Carole Leslie

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  1. Enterprising Scotland : for the long term

    May 22, 2013

    I was privileged last night to be invited to the Glasgow area meeting of the Institute of Chartered Accountants for Scotland to hear John Anderson of the Entrepreneurial Exchange. What an inspirational speaker! John, an accountant to trade, described how he developed a passion for nurturing entrepreneurship, and the measures his organisation put in place to build an entrepreneurial culture in Scotland.

    John doesn’t think our young people are the “lost generation”. It’s their parents who lost their way. Overly reliant on public sector or large corporate employers, ambition was stifled. Entrepreneurs were viewed as Arthur Daley type characters – not a role model to aspire to. For the good of Scotland’s indigenous economy, this had to change.

    Working with US business guru Rosabeth Moss Kanter, John saw the need to o get a real understanding of what makes an entrepreneur. The result of this was “Local Heroes” – a study of Scotland’s successful business leaders. Interestingly, few were graduates. Many had held sales roles within corporates, and started a business in the belief they could do it better. Having profiled these individuals, the challenge was to make entrepreneurs heroic.

    John’s vision was of an “Entrepreneur Eco-System” – a self sustaining infrastructure that would breed, nurture and support successful business. Education is central to this, and John described a primary school where the P7s not only initiated and ran their own social enterprise, but also had succession planning in place to hand over to the P6s! The Young Enterprise Scotland programme gives many young people a taste of running a business, and many universities have programmes in place to foster entrepreneurship. Some local authorities see entrepreneurialism as the key to unlocking potential in our non academic young people and John mentioned Renfrewshire as being particularly proactive. John observes that there is good support out there for pre start and startup business, and would like to see more for growing businesses. The Scottish entrepreneurs who comprise the Exchange’s Hall of Fame are testament to the quality of business in Scotland: Charan Gill, Maitland Mackie, Michelle Mone…it’s a long and varied list.

    This is all great. Scotland has a vibrant enterprising economy with many examples of successful growing businesses. The elephant in the room remains. What happens next? When these entrepreneurs and families sell on, many of these firms will leave Scotland, taking the jobs and skills and wealth with them. The Entrepreneurial Exchange is doing fantastic work in creating a prosperous Scotland. We have to find a way to root these businesses in our economy ensuring a better future for generations to come.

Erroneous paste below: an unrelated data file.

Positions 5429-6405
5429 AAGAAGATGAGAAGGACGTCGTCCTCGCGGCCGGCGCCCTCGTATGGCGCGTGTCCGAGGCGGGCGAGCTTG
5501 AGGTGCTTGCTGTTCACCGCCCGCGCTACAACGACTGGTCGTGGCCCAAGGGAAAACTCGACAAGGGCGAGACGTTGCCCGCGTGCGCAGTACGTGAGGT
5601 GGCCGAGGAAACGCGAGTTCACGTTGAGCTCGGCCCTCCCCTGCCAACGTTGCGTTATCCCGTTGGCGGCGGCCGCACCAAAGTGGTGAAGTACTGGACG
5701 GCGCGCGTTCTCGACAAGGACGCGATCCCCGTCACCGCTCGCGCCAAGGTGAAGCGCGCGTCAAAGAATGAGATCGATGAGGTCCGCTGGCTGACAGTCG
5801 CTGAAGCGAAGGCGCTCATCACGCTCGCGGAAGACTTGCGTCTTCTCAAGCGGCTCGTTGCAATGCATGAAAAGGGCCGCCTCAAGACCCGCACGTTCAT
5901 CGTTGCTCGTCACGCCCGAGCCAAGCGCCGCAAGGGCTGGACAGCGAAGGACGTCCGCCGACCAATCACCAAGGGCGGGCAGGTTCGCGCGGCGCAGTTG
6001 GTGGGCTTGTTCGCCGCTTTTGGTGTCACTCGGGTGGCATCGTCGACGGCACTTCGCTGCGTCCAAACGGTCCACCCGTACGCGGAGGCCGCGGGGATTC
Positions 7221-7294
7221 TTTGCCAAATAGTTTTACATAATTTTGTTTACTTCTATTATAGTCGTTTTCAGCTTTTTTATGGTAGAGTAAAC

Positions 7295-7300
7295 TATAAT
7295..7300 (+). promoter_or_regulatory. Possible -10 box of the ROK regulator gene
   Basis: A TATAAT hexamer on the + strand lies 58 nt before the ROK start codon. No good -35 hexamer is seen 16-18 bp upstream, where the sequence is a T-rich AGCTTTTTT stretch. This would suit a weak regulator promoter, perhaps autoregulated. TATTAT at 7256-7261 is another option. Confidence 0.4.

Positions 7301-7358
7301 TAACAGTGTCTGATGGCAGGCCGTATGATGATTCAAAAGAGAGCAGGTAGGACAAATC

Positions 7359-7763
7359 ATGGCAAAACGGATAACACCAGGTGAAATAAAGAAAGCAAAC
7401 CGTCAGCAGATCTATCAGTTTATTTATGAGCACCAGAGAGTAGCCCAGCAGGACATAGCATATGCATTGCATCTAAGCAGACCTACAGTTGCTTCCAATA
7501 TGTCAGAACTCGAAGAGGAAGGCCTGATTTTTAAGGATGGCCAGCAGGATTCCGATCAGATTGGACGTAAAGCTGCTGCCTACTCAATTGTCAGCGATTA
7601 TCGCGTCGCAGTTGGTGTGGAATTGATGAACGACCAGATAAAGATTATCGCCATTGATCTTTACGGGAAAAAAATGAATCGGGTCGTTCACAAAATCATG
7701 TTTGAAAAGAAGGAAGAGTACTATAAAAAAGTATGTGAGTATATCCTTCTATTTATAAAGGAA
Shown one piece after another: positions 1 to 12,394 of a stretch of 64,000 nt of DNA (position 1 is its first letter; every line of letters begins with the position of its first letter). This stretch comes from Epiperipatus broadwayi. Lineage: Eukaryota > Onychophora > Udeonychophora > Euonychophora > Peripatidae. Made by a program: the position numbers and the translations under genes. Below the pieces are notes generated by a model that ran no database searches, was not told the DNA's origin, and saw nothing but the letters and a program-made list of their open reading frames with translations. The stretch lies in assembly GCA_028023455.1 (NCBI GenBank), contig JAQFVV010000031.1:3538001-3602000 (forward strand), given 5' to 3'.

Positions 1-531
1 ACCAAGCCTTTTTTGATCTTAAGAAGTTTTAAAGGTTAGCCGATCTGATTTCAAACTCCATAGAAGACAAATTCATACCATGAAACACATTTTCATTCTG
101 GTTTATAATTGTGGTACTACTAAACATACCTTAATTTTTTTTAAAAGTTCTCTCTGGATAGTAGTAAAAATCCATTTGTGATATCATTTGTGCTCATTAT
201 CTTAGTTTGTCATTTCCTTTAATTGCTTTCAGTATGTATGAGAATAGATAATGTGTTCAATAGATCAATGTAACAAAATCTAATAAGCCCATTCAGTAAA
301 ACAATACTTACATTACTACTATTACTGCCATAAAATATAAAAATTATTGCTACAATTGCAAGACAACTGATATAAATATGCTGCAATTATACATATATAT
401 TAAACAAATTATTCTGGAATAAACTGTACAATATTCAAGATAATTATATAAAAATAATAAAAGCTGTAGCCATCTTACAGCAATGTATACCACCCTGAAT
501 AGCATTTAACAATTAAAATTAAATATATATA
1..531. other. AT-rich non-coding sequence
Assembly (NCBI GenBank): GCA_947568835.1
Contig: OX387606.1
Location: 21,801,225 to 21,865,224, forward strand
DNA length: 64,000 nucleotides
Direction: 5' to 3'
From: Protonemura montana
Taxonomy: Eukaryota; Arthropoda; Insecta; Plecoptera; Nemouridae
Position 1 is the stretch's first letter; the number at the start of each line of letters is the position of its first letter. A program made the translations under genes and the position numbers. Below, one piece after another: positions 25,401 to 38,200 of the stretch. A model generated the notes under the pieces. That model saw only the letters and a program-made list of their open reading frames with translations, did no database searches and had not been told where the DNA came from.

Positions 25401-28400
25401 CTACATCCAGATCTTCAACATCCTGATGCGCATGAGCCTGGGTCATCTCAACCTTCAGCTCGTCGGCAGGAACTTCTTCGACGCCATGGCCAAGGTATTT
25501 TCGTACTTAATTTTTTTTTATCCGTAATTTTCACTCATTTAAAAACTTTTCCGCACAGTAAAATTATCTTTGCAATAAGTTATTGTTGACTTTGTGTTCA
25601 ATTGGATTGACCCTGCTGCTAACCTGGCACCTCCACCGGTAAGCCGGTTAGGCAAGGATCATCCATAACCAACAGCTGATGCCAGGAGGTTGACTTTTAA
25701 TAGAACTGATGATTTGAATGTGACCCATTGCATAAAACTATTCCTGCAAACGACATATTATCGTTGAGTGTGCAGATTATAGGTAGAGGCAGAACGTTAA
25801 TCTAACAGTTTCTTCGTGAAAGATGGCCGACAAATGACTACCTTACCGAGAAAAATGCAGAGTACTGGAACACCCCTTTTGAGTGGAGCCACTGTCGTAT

Selling to employees as an exit option is one way to deliver this sustainability. Many of Scotland’s employee-owned businesses are demonstrating stellar growth driven by entrepreneurial employees. Should we be making employee ownership “heroic” and putting more effort into embedding collaborative working into the curricula of schools and colleges? As John told a captivated audience last night, Scotland is in a better place now than 30 years ago. I see the challenge as making this success sustainable.

  2. The danger behind “Shares for Rights” proposal

    May 1, 2013

    Many of us in the employee ownership sector are rather bemused at the government’s intent to push through the much decried “Shares for Rights” legislation. This is a proposal in the Infrastructure Bill which creates a class of employee where certain employment rights are compromised (e.g. on redundancy and dismissal) in return for a negligible shareholding in the business. The government’s own consultation was dismissive of the idea, and the House of Lords rejected the idea on the first two readings, with an eventual passing last week. I was with one of Scotland’s leading lawyers last week who dismissed the notion as “irrelevant” -take up will be less than negligible. There might be a limited application for small high tech startups, but the reality is that models already exist which fit with these organisations which are probably more tax effective.

    I agree with almost all of that. There is little danger that hundreds of employees will lose employment status in return for shares which might be worthless because the policy won’t get off the ground in the first place. A non event? Yes. Irrelevant? No.

    The idea came from nowhere at a time progress on employee ownership was gathering pace. Following a comprehensive consultation, and led by expert Graeme Nuttall, the Nuttall report had been published in July making many recommendations to promote the employee owned business model. “Employee shareholder status” was not one of them. In April this year, the Chancellor announced a £50m annual budget for the development of employee ownership. Some of this money is to be allocated to tax incentives for owners who sell to their employees – a policy we have been pushing for a long time.

    The whole nonsense idea has at best been a distraction to much of the good work going on to promote a business model that is better for our economy, our communities and our workers. At worst, it has tainted employee ownership with the tawdry brush of exploitation. Employee owned businesses tend to be better employers, with enhanced terms and conditions in comparison to conventionally structured firms.

    “Shares for Rights” is not employee ownership. It is far removed from what our growing sector is trying to achieve. Let’s put the idea to sleep and focus on positive moves that will create and sustain good jobs and shared wealth.